Did you know that there was a “golden age” of silver plating that lasted from about 1880 until 1960? It was a time when production of silver-plated tableware was at an all-time high. If you own a large quantity of silver-plated knives, forks, and spoons from those years, you could have something valuable. In the early years of that “golden age” especially, manufacturers often applied thicker layers of silver plating than were common in later years.
Why the “Golden Age” of Silver Electroplating Happened
During the second half of the nineteenth century, a new kind of upper class emerged. Its members were not royalty or landed gentry, but magnates who had amassed fortunes during the industrial revolution. As they built lavish homes for entertaining, they needed quantities of fine sterling silver tableware. A number of manufacturers started smelting silver and making vast quantities of tableware to meet the demand.
Then the twentieth century dawned and the number of middle-class Americans grew dramatically. They also wanted to entertain, and they also wanted to put out elegant-looking silver tableware for their guests. The problem was, they often couldn’t afford pure silver place settings. For these upwardly mobile people, the answer was silver-plated tableware. It looked as elegant as the “real thing,” unless guests flipped it over to squint at the fine print that indicated that it was only silver-plated. Many companies rushed in to produce silver-plated flatware, including F.B. Rogers, Lunt, Meriden Britannia, Middletown Plate, and the International Silver Company.
It was also a time when new markets suddenly evolved for other products too. The Ford Model T offered ordinary people – not millionaires – a chance to own cars. It was before the age of television, so sales of radios and record players surged. It was the golden age of piano manufacturing in America too – a time when the piano, not the flat screen TV, often functioned as the home entertainment center.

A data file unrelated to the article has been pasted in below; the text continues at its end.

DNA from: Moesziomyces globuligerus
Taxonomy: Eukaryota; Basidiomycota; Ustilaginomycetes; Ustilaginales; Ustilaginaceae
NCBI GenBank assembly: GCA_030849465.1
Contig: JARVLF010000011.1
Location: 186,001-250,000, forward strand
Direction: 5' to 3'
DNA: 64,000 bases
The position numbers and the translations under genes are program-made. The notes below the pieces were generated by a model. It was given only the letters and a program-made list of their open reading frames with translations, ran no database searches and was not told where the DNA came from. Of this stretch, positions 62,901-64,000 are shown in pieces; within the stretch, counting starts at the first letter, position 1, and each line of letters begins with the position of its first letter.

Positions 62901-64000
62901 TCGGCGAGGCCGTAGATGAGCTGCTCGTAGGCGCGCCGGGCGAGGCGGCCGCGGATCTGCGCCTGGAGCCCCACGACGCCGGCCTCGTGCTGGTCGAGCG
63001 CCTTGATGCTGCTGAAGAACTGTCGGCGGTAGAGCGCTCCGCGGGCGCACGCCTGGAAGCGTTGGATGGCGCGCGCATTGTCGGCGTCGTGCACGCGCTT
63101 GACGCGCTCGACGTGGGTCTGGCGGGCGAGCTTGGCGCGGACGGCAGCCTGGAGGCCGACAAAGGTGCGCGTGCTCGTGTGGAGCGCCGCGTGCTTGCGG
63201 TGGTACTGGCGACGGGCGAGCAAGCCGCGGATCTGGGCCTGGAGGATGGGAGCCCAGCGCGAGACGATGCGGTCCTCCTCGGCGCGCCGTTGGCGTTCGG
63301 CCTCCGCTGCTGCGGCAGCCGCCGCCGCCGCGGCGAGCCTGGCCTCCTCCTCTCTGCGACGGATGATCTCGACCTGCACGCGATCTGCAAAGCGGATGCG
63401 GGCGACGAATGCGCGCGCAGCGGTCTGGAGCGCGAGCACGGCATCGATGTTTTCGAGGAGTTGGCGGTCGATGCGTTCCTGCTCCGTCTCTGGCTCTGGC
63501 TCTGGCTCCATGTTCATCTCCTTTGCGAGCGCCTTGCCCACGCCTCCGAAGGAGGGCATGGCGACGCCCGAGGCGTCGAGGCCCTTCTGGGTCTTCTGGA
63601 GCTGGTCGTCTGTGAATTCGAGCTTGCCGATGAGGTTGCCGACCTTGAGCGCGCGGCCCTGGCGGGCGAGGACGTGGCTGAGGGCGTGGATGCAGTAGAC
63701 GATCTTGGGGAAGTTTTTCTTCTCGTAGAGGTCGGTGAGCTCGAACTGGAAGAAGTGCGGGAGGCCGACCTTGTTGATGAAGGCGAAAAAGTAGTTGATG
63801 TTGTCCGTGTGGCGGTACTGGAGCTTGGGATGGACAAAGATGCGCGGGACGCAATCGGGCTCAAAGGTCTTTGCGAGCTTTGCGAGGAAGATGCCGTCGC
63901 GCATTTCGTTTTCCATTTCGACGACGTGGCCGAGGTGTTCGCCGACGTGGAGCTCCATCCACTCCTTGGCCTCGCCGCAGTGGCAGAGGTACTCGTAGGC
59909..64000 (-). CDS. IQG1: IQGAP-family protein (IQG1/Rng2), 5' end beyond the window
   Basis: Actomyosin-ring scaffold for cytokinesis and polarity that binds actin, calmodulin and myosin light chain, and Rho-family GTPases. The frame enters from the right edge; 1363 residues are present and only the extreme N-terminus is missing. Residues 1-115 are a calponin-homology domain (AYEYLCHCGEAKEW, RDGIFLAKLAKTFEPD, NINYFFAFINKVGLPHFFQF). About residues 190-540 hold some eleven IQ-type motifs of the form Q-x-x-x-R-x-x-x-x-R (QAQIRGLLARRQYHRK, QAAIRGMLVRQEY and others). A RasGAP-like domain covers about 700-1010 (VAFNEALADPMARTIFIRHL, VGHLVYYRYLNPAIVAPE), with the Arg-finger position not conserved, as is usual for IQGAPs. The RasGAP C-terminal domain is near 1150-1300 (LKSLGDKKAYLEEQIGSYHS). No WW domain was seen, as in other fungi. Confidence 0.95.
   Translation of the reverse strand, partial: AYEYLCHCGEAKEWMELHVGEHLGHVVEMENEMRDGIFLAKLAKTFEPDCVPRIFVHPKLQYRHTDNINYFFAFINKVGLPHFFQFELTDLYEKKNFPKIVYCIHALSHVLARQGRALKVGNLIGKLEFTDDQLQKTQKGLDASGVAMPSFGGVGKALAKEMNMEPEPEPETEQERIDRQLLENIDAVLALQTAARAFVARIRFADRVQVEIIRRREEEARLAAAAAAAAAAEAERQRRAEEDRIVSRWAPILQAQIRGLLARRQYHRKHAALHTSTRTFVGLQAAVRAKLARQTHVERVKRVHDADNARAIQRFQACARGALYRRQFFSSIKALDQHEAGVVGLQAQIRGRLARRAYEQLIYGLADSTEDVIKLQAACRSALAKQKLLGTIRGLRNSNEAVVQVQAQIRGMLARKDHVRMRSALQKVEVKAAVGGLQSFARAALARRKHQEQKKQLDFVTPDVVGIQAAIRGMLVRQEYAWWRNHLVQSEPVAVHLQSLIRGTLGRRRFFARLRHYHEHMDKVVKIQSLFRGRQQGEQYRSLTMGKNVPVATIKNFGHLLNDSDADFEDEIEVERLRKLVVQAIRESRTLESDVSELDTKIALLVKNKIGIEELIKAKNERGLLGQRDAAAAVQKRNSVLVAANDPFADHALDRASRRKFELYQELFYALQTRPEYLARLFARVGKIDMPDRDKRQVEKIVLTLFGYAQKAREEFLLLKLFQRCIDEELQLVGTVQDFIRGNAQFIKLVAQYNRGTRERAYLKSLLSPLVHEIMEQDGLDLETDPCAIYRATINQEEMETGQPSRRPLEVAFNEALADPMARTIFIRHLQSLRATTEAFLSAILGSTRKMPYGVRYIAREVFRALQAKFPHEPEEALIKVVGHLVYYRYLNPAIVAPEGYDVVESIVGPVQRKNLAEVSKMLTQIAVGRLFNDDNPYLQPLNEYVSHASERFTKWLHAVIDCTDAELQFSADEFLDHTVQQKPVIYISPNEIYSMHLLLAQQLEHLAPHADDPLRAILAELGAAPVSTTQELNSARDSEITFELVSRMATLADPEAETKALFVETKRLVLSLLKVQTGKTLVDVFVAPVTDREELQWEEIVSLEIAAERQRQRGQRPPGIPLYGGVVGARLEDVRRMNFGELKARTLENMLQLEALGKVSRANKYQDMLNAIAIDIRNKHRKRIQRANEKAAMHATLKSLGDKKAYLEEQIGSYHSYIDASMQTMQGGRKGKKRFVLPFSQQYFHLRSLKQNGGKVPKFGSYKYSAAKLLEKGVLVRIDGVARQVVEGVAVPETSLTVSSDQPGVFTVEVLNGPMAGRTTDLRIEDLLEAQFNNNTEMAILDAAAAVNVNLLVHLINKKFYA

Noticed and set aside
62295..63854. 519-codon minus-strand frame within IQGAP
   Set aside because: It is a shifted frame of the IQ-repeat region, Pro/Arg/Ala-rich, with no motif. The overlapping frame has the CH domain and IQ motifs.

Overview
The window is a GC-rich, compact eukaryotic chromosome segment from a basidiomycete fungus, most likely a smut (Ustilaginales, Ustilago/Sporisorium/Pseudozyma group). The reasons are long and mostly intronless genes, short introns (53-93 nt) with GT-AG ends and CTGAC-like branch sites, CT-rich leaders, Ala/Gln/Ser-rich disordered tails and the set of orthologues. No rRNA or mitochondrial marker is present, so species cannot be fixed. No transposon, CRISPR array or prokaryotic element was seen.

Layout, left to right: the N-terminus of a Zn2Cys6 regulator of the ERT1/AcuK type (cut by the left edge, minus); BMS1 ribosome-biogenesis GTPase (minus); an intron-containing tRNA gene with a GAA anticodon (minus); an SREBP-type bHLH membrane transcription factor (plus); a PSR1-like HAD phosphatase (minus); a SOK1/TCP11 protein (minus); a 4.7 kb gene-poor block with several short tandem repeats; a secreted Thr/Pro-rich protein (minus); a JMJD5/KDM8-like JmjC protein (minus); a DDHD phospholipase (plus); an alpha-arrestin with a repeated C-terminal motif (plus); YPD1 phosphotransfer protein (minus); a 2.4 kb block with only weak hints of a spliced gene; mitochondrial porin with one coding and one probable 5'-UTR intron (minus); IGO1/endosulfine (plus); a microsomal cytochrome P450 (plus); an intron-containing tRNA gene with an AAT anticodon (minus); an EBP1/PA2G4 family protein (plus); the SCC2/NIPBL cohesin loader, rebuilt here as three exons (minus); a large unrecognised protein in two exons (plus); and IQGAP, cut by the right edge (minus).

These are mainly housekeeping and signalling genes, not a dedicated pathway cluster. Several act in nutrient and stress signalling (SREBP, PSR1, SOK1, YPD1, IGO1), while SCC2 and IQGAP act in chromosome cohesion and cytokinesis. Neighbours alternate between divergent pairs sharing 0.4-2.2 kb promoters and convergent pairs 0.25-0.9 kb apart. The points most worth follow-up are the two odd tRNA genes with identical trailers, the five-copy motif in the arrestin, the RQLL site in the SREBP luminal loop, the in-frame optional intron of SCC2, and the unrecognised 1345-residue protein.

Enter Stainless Steel
One drawback of silver-plated tableware was that it tarnished, just like the fully silver tableware that it imitated. Keeping a set of it shiny could be a labor-intensive hobby. That’s one reason why people quickly began to buy stainless steel cutlery as soon as it was introduced.
One milestone? In 1961, the tableware manufacturer Oneida improved the process of manufacturing tableware from stainless steel. Oneida began to market stainless steel tableware alongside silver-plated. Within 10 years, the company was manufacturing much more stainless tableware than silver-plated. Other makers of stainless entered the market too – companies like Liberty, Reed & Barton, Lunt, Williamsburg, as well as a number of Asian manufacturers – and the sales of silver-plated tableware decreased even more. The golden age of silver plating had come to a close.
Pure silver tableware – not silver-plated – is worth much more than silver-plated, for several reasons. The first, of course, is that it contains more silver. But there is also the fact that some silver patterns from certain manufacturers are very much in demand by collectors. If you’re lucky enough to have pure silver tableware that is in a sought-after pattern, it could be worth far more than the value of the silver metal it contains. If you own a quantity of pure silver cutlery – or even a few pieces – it’s worth your while to contact a qualified appraiser to find out what it is worth.
The odds are lower that silver-plated items will be sought-after collectibles, but it does happen. That’s why – again – you should speak with an appraiser before deciding to scrap or recycle items that you own.
If you have a large quantity of silver-plated items – a collection of hundreds or thousands of pieces - you should contact an expert silver refinery. To learn more, call Specialty Metals Smelters and Refiners at 800-426-2344 and we can explain how you can recycle your silver-plated tableware profitably.
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